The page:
Related:Why the Lack of Services for Kids With Disabilities Is a Silent Crisis

If you go to your local hardware store or online, you can buy Velcro by the foot. I got 30 feet with some screws and washers. I screwed a two-foot length of Velcro under the table by each chair. When we were done eating, we’d push the chair in and wrap the Velcro around it.

This solved the issue long enough for him to eventually lose interest in the chairs.

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All Roads Lead to Water

There is a pattern, especially with autistic children, to be drawn to water. If we’re walking in a mall and pass a fountain, my son starts pulling on my arm to jump in. There are often tragic stories in the news of autistic children breaking away for a few minutes and drowning.

One day I looked out my back window and saw my son, fully dressed, in the kiddy pool I was filling up. I didn’t know he knew how to open that door. He’s managed to get out of the house on several occasions and made his way across the street to our neighbor’s house that has a pool.

It’s terrifying to think I could lose sight of him for a minute and lose him forever. In our house, I’ve caught him in sinks, and other water sources. We have a rule in our house that is easy to enforce and teach guests. If the door has a spinning child safety device on it, keep that door closed, it leads to a water source.

We’ve lost tablets to him putting them in the sink. I’ll never forget one day that scared me to death. One of our sinks has a faulty plug that closes by itself. I found him upstairs, with the water running, sink overflowing, and a device plugged into the wall socket with the cord running through the water. The realization of how dangerous that room was really woke me up.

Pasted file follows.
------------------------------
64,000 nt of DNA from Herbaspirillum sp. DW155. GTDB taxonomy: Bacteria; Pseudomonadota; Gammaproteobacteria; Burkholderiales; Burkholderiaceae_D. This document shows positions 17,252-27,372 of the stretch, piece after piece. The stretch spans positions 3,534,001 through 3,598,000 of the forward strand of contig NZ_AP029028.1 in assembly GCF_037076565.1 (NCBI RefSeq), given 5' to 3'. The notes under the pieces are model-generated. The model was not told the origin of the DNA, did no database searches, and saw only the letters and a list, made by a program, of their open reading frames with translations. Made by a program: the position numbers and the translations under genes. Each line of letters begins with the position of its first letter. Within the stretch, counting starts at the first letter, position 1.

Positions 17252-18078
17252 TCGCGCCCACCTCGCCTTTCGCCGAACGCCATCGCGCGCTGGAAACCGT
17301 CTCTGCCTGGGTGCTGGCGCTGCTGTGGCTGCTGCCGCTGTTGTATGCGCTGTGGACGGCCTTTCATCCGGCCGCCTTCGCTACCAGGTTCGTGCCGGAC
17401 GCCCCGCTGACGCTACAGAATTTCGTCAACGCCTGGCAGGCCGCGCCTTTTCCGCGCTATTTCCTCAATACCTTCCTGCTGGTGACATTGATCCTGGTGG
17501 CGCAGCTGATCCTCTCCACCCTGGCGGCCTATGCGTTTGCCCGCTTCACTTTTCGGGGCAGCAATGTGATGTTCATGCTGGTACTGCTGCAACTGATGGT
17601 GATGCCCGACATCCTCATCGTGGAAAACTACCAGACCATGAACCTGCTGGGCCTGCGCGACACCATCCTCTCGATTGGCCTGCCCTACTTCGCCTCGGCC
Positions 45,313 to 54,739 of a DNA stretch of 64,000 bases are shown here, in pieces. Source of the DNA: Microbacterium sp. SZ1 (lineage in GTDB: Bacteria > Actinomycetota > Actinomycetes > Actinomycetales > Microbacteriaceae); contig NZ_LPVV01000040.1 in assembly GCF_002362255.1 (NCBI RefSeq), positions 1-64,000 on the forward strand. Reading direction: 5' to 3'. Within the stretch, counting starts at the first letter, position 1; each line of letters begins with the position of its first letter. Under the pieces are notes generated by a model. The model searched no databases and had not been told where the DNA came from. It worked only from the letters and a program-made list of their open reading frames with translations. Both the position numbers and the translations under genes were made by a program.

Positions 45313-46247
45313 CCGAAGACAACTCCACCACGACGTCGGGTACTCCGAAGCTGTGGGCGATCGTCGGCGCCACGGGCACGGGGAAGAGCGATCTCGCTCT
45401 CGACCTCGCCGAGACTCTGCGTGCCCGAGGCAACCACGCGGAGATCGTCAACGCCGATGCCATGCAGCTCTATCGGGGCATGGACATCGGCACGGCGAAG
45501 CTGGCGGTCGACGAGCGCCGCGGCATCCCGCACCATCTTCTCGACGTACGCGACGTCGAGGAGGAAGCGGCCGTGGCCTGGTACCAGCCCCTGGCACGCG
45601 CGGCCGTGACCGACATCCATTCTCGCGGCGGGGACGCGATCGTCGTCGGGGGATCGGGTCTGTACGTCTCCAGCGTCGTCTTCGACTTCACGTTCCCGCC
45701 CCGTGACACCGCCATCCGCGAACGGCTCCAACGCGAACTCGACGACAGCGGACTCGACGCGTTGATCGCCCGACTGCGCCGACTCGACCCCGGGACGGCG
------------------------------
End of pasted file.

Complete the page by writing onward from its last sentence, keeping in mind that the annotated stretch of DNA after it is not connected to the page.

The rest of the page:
Ever since then we’ve kept the doors closed with the safety handle on them. I’ve also removed that sink plug. I hope this helps parents to re-evaluate the water sources in their homes.

Eloping

It’s not just couples running off and getting married in Vegas. A lot of our kiddos have eloping issues, meaning they run. Mine tends to walk off, but it’s a very sinking feeling to realize they’re not where you left them.

We’re not careless parents. We do everything in our power to keep him safe. He just keeps finding new ways out.
There are door alarms that cost $5 at a hardware store that make a loud shriek every time the door opens. Some services offer GPS type tracking but that usually means they must have the device on them. Today, there are not a lot of great options. We’ve tried a lot of them.

Getting Out of the House

Our house is on a street that gets some traffic. One day we looked out and there he was, walking down the middle of the road. Another day, my wife was in the garden and I was washing the cars. My daughter and her friend ran out of the house and left the door open.

Once we realized the door was open, we looked in the house and couldn’t find him. Talk about panicking. I didn’t even know which way to start looking. Eventually, we found him upstairs in our walk-in closet, but there was a good five-minute stretch where my heart stopped.